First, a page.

Good Man?

You’re a good man! I have heard this reinforcement from my wife on countless occasions. I know it’s not just lip-service either; I know she truly means it, but even after 10 years together I still have a hard time believing it. I don’t think I’m a bad person by any means, and I’m certainly not worried that other think I’m a bad person, because that’s just not true.
Sure, like anyone else I can be an asshole from time to time. But what I am, is afraid. Afraid what I could become; afraid of what my future may hold, afraid of my past catching up with me; afraid that my son will one day see me as I see my parents. This is the real reason I believe the Wife reminds me regularly that I’m a good man, because she knows I need to hear it; because she knows the scars are so deep; because she knows I don’t believe it, especially when it comes to raising our son.
Ferris idolizes me, or at least that’s how the Wife sees it. I hate to admit it, and I always deny it when she tells me so, but it’s true. Ferris’ affection towards me is everything (and more) that most people say about little boys and their mothers, trust me, I would know as a former mama’s boy.
Each and every day I am told countless times, “I love you Daddy, you my best friend.” He does everything he can to match me in how he dresses, or mimic my behavior, and while I should be embracing all this, soaking it up for all that it’s worth, bragging about my mini-me, I spend most of my time holding my loving son at arms length out of fear of what he might feel if he knew what goes through my head on a regular basis.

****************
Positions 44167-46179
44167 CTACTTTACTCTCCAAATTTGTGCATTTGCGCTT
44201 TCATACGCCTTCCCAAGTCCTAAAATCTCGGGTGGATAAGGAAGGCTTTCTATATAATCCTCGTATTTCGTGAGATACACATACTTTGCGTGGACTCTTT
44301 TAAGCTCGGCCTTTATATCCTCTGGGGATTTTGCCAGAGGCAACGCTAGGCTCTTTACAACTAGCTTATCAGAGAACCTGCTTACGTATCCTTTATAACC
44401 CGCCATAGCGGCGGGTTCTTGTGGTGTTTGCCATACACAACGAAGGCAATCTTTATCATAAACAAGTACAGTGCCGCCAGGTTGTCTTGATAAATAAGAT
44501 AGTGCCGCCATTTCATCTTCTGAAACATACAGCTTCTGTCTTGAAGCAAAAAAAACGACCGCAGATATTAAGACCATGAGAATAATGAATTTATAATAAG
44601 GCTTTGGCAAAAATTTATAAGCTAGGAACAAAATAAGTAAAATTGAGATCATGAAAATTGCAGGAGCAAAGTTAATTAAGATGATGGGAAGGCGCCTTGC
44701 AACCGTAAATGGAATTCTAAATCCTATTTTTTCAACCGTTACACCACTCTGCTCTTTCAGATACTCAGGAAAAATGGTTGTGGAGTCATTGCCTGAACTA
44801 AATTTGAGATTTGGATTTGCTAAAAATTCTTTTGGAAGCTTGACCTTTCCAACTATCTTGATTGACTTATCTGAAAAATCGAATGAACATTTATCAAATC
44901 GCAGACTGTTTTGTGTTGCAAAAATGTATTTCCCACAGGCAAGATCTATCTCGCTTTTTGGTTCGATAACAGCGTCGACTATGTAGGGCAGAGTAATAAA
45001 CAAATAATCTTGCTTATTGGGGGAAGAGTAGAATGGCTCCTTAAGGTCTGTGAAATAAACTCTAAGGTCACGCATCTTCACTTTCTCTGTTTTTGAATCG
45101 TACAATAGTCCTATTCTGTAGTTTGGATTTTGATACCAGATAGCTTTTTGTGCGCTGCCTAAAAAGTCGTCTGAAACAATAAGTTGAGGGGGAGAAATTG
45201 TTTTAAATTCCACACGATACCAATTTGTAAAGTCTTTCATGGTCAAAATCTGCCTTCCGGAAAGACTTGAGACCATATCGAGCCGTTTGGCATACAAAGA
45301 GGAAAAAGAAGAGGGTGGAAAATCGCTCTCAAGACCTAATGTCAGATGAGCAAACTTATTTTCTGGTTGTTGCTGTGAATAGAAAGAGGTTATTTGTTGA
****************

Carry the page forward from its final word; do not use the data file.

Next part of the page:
I’m going to admit something that I’ve never told anyone…I’m not sure I ever wanted to have kids. I mean, I said I did. Of course, I’ve said a lot of things because I thought that’s what I was supposed to say. The idea of having kids literally gave me anxiety and fear that I can never fully describe. Not because kids scare me or anything…even though my son does scare me now and then. But out of fear of what I might DO to them one day.
When the Wife and I found out we were going to have a kid, I was excited, but I was also terrified. All the skeletons I had been keeping at bay were going to come pouring our of the closet; all the scars I had covered with every symbolic band-aid I could find were going to be in full view of this new person. They were going to see me as everything my mother always told me I was – weak, stupid, a failure, worthless.
This little person; this new life, was going to see me like I see her. Resent me like I resent her for wasting the preciousness of childhood. Or maybe I was going to inevitably screw up my marriage and become the absent father to him, like mine was to me.
The fear over the nine months that follow was excruciating, and it only got worse ascute3 we neared his due date. And then it happened…Ferris was born, and when they put him in my arms, the fear disappeared (at least for that moment). I knew I had an opportunity to fix things, and opportunity to start over, to make sure this little person never experienced the trials and heartbreak, the pain both physically and emotionally, that I did.  A chance at a clean slate.
Eventually, the initial feeling of awesomeness from having a child wears off as everyday life resumes, but somehow the voices and feelings of doubt are still there. The feelings of you’re screwing everything up, you’re never going to be able to do this, she was always right about you, you’re not a good husband, you’re not a good dad, you’re not a good man.
That’s the thing…the scars that come from psychological and emotional abuse; those last forever. They’re the hardest to shut out in your mind. I struggle with these thoughts almost everyday. I’m thankful I have a wife that knows that, and is there to remind me that they are just voices. Voice from a ghost that is angry about their own failures, and in no way define me.